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Posted on January 31, 2003 By Rabbi Yaakov Feldman | Series: | Level:

Let’s back up a bit and first shed some light on just what “serving” G-d entails before we go on. It comes down to acquiescing to His wishes over our own. Now, since the very thought of that often rails against our very natures, we’re taught that we’d need to be induced to do it. The truth be known, the person in search of spiritual excellence would have come to realize by now that it behooves us all to serve G-d, in fact. Because such a person would have already “caught sight of G-d” as we indicated, and would *want* to serve Him.

But the difficulty of the very idea of acquiescing one’s own will to G-d’s cannot to be denied. Many, many of us have struggled with it and been snared by the temptation to resist (though the best of us always manage to transcend the struggle). So again the point is that we need to be induced to serve G-d from time to time, either from within or from without.

We determined last time that’s it’s often not to our advantage to wait for an inner inducement, though, simply because it may not come, or be equal to the task. So we embraced the notion of depending on the Torah’s demands to induce us to serve G-d. This week, to the contrary, we discover that there’s a downside to depending on that alone.

As we all know, we often do things for self-serving purposes, and we can fall into that trap when it comes to trying to draw close to G-d by means of the Torah as well. We might thus follow its dictates for the great spiritual reward due the righteous, or to avoid the unpleasant consequences due sinners. And that’s a less-lofty way to serve G-d than by deciding to through inner determination.

It’s also true that when we’re induced to serve G-d through the Torah we’re asked to do a lot of physical, earthly things (albeit for G-dly reasons, to be sure), while if we’re to serve Him out of an inner impetus we’d more often concentrate on heart-based thoughts and intentions.

An important point to be made is that at bottom Torah-based service is meant to foster inner motivation in the end; it’s a preamble to it. For G-d wants us to apply our hearts to His service most of all (even — and perhaps most especially — when we engage in physical acts of worship). So it only stands to reason that self-inducement is likely to be richer and more fecund.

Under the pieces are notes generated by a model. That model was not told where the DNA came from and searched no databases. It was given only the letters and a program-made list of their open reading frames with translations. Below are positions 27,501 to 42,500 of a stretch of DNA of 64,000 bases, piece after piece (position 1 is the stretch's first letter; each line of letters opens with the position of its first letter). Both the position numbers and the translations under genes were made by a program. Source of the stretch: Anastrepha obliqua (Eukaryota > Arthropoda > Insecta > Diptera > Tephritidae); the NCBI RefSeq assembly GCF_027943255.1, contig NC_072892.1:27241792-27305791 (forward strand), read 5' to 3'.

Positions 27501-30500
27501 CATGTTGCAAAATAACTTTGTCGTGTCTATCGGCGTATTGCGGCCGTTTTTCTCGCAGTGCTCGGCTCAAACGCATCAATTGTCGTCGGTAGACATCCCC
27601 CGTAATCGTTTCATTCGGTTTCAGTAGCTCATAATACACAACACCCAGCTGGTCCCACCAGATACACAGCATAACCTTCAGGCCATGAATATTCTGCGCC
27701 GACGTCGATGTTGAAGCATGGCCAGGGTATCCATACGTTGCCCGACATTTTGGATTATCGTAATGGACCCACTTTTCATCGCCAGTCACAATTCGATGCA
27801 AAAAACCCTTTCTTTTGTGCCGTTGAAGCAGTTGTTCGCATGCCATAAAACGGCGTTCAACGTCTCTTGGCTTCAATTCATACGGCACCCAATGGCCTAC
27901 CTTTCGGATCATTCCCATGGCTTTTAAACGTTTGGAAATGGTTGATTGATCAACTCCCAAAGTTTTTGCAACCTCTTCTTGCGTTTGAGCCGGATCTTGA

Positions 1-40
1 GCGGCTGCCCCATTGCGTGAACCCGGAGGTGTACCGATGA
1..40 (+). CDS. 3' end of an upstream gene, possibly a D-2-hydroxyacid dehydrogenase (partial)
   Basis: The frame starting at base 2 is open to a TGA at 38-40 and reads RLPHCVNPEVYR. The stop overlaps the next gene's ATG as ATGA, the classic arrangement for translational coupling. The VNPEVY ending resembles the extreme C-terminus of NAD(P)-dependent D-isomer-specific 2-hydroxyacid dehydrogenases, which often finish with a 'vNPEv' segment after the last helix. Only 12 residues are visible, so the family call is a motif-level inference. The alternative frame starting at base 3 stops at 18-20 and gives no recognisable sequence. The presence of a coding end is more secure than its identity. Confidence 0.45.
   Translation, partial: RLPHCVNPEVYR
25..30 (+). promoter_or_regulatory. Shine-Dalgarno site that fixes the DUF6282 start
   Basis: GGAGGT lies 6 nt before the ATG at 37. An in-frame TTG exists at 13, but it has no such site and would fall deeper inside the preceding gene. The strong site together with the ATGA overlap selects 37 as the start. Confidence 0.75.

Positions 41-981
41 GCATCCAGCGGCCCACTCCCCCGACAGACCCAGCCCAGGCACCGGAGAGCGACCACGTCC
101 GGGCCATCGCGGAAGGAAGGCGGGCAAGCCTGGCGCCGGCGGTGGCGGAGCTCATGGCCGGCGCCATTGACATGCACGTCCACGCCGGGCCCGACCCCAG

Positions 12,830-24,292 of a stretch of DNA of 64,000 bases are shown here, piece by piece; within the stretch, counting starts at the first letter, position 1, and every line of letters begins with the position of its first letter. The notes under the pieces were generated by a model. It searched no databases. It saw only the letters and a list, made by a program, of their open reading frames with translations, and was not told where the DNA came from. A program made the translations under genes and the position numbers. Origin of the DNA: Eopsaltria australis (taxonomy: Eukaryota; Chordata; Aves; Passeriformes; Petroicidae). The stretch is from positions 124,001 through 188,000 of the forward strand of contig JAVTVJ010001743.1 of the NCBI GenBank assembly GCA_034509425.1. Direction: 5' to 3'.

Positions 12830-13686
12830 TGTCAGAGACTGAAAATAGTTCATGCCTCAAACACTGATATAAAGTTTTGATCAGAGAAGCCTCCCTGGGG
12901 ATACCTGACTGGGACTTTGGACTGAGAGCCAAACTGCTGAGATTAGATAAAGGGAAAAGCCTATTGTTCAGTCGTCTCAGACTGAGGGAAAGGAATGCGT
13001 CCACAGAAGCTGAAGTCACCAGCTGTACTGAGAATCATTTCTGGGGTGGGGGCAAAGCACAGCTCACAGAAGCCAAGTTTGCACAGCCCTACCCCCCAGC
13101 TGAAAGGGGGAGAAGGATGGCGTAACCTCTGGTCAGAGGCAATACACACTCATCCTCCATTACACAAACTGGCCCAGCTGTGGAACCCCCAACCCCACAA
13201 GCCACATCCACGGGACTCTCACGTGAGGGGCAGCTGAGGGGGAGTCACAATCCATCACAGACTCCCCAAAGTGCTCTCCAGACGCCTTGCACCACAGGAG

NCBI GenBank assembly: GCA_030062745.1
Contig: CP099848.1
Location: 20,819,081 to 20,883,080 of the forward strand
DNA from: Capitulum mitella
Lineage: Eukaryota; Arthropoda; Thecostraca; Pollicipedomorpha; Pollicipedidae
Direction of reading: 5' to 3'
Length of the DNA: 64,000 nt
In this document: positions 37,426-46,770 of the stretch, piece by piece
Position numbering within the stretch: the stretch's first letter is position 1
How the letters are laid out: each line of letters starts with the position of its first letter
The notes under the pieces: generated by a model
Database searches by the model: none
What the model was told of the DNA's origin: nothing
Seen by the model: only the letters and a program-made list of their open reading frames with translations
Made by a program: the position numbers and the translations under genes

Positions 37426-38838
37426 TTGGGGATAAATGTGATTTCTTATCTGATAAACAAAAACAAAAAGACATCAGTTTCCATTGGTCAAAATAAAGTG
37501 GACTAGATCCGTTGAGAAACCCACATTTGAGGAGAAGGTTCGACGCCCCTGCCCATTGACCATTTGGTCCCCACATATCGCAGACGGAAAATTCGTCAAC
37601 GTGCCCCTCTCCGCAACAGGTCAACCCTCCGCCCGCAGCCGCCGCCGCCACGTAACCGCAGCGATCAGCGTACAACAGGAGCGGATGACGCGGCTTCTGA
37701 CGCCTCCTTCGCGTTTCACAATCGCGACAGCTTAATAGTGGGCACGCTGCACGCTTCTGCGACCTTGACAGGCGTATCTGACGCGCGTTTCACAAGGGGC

And also because while there are a finite amount of distinct Torah-based mitzvot (613 in all), there are an infinite amount of heart-based, self-motivated ways to serve G-d; because it’s relatively easy to fulfill a great many mitzvot (who has trouble celebrating Shabbat or the Festivals? Attending a traditional wedding or brit? Praying to G-d each day? etc.), while it’s loftier and more personally demanding to serve G-d from within alone; and lastly because one could conceivably fail in his efforts to serve G-d through external motivation, while we’re less likely to fail if we’re moved to do it from within.

Hence we see that there are indeed downsides to depending upon the external motivations of the Torah system alone to serve G-d as fully and deeply as we’d llke. But aside from the ones we cited last time, there are indeed distinct advantages to having the Torah system to depend on.

Only G-d’s own Torah can tell us what exactly to do to mediate between our body’s and soul’s obsessive inclinations toward and away from the world (as they were depicted last time). Who among us can read his or her inner being enough to know how to do that on his own? And who among us can fathom the eternal consequences of our deeds on his own? And can we all claim to be bright, intuitive, nuanced or even consistent enough to always serve G-d from within?

It’s important to realize as well that our people have been favored by G-d on many levels (and we’re taught that the more generous someone is to you, the greater is your obligation to serve him). After all, G-d granted us His Torah, deemed us worthy of serving Him in uniquely Jewish ways, and enabled us to endure these many, many centuries against all odds. Hence we owe Him obeisance for that in ways we couldn’t fathom without the Torah’s direction, so we’re to depend on it for expressing our gratitude for that as well.

And also because, as we said, Torah-observance is indeed a preamble to self-induced service and is thus a necessary prerequisite; it has us engage in or avoid things whose everyday effects upon our beings we couldn’t otherwise fathom, which we must depend upon revelation for; and because the Torah is rooted in prophetic revelation from G-d, which deems it inherently invaluable.

So at bottom we see that we need to learn how to worship G-d from within *and* from without. But we’re to begin from without (by means of Torah) and then advance to serving Him from within.

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